At Super Bowl LII, the makers of Doritos and Mountain Dew partnered up on dueling commercials while asking fans to share their own lip-sync performances on Snapchat. Their common fans agreed that the products go together and that the consecutive commercials made them want to buy both products. It was the perfect example of successful partnership marketing…and fun!
This strategy can be a great option for niche marketing. But we’ve seen too many examples of partnership marketing done badly, leaving one partner with success while the other gets a participation medal. To make a partnership marketing opportunity the best it can be, do the following:
1. Choose the right partner.
If you are a manufacturer, do not partner with another manufacturer unless your markets are complementary. Professionals, likewise, should partner with a strong referral source. You can even choose to partner with a media outlet if they offer programs in which they do all the marketing for the purposes of meeting new potential advertisers through the event or campaign.
2. Align your goals.
Make sure you are on the same page with the reasons for your partnership. If your partner is only interested in your clients and you get nothing out of it, it’s worthless. Talk about the potential audience and if that audience is beneficial to both of you. Make sure each partner is guaranteed some level of success with visibility, networking or sales leads.
3. Have a hook.
Why should people spend their time attending your event or paying attention to your campaign? What’s in it for them? You and your partner could play host to an attractive guest speaker or panel. We’ve seen instances where companies partner to host a popular author for a book signing. Others may co-host a charity outing. You must provide value to gain value.
4. Choose an attractive venue.
If your office is a terrible meeting place, do not force people to go there. They won’t. Choose a comfortable location that is set up well for mingling, listening to speakers or entertainment. Talk to a meeting planner about how to maximize attendance (e.g. date and time of event).
5. Promote heavily.
In addition to advertising, use your social media and direct invites effectively. People are busy, and they usually need to see something several times before they will pay attention and/or sign up. If your partnership campaign is a series of expert videos or podcasts, for example, continuous promotion will start to reach a percentage of your target audience. One announcement is not enough. Also, make sure your invite list is large. Things come up. Only a percentage of that list will commit and attend.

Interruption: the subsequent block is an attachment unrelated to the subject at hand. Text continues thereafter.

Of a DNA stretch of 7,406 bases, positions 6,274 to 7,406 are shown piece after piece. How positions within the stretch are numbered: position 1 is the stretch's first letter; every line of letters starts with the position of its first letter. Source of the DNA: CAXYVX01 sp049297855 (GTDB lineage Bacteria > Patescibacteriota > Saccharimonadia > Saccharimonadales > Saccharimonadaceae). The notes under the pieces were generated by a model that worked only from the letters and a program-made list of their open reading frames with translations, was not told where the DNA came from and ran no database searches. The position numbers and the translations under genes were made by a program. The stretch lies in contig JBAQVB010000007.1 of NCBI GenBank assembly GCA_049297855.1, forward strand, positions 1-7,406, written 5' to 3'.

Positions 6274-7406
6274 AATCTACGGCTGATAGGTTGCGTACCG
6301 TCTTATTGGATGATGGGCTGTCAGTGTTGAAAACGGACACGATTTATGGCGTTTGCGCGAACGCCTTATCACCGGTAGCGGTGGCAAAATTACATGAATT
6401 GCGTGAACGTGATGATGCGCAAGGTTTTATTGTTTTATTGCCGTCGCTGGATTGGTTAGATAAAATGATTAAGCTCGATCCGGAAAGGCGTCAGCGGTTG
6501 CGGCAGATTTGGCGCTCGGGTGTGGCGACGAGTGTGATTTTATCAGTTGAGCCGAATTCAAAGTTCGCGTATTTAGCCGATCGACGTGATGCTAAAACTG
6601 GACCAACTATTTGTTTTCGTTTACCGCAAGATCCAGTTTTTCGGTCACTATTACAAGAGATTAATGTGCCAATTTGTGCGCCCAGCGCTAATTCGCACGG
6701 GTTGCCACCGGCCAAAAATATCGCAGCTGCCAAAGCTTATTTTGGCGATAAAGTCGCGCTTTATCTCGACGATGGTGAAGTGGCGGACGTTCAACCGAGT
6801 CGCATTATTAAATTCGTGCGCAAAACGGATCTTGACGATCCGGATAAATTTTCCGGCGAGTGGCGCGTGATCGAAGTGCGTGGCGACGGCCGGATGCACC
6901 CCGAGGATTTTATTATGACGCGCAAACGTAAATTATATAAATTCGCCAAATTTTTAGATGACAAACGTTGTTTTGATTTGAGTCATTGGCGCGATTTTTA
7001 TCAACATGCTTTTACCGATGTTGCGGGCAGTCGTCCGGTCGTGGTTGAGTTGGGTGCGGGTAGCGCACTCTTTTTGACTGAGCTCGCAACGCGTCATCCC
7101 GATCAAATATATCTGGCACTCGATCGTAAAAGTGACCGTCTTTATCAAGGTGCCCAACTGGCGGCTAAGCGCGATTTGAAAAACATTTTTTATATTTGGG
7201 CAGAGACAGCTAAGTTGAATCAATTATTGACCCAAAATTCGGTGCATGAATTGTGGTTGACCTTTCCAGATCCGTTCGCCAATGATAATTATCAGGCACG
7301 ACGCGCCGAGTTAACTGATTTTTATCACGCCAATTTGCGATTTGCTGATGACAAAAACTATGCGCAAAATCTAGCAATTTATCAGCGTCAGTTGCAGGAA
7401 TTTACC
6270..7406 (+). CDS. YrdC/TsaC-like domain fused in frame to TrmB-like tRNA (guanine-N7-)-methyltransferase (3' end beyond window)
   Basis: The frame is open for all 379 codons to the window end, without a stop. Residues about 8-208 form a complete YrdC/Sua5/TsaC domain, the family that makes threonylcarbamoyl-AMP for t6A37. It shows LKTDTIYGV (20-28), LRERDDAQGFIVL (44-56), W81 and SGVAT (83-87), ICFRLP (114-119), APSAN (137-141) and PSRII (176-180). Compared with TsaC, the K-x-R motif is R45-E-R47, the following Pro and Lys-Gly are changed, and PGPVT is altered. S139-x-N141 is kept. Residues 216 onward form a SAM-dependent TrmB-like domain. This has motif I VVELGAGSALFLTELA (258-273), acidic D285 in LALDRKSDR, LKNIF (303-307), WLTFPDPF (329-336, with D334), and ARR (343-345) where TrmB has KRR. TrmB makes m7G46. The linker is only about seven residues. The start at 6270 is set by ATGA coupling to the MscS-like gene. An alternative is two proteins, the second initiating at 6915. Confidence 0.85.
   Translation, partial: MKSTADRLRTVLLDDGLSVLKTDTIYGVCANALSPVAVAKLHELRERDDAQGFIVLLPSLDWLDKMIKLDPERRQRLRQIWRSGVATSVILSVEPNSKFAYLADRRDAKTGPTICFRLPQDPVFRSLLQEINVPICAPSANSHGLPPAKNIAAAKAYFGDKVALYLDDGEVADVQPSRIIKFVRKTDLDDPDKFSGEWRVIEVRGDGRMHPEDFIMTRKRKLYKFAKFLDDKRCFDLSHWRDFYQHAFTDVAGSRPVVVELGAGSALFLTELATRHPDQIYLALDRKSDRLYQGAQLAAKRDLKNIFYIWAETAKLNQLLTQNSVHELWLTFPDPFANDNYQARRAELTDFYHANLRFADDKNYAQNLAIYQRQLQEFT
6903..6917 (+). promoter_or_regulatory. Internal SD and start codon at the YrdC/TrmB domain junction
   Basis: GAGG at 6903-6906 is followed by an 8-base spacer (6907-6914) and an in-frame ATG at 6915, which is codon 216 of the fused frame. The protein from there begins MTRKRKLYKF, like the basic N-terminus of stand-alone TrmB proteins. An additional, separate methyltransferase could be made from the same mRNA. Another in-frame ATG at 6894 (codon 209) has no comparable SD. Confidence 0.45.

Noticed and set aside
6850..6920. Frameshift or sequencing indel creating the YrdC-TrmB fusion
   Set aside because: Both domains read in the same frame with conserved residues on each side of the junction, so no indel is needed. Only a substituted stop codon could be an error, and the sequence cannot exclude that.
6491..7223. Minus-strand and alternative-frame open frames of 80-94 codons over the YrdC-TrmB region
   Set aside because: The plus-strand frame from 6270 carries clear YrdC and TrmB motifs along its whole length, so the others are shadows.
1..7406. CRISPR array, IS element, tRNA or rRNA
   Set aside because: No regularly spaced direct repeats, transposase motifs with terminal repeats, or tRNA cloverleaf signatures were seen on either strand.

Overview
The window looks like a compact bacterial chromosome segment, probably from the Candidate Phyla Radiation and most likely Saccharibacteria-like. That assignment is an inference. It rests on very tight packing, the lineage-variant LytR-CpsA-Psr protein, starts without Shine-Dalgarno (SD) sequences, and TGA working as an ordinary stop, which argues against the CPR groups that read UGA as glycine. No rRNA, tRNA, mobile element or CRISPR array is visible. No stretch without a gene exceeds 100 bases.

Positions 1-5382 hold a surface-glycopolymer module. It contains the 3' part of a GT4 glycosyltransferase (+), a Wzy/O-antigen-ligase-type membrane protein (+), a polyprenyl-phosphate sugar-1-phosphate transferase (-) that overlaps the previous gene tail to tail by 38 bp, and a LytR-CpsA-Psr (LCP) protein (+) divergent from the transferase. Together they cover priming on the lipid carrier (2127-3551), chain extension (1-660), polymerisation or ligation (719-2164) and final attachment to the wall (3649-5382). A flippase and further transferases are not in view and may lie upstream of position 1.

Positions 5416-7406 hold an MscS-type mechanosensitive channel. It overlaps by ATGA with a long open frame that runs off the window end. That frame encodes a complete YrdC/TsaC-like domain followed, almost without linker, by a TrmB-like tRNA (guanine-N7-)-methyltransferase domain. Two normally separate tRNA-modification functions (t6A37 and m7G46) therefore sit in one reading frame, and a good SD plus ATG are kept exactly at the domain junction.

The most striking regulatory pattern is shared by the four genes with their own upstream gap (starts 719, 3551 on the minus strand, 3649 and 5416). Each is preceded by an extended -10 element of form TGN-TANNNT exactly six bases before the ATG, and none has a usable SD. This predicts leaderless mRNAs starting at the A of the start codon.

6. Position your company.
As a partner, your company should be central as sponsor or host. Create signage or have an attractive booth. Use your logo strategically online and at the event. Have people from your company positioned as greeters, experts or both to ensure that everyone knows or gets to know your business. This is not a hard sell situation. Through advertising of the event, campaign or product all the way through the marketing process, your company should stand out and get people to opt in to future communications.
7. Outsource logistics.
You don’t have time to worry about food, security, the sign-up table or the technology. Put your best vendors or people on key tasks to pull off a seamless partnership event. Your job is to mingle, educate and gather new contacts. If you are hosting an online event, have tech people on hand to deal with unexpected glitches or to facilitate live Q and A.
A great advantage to partnership marketing is splitting the cost of logistics with your partner!
8. Follow up with leads.
After all the work of conducting partnership marketing, do not forget to have a follow-up plan. Whether that’s a fishbowl drawing to collect business cards, an online contact capture tool or a related resource to share, be prepared to continue the conversation with attendees after your event.
A subtle type of partnership marketing is public speaking, particularly through niche marketing association events.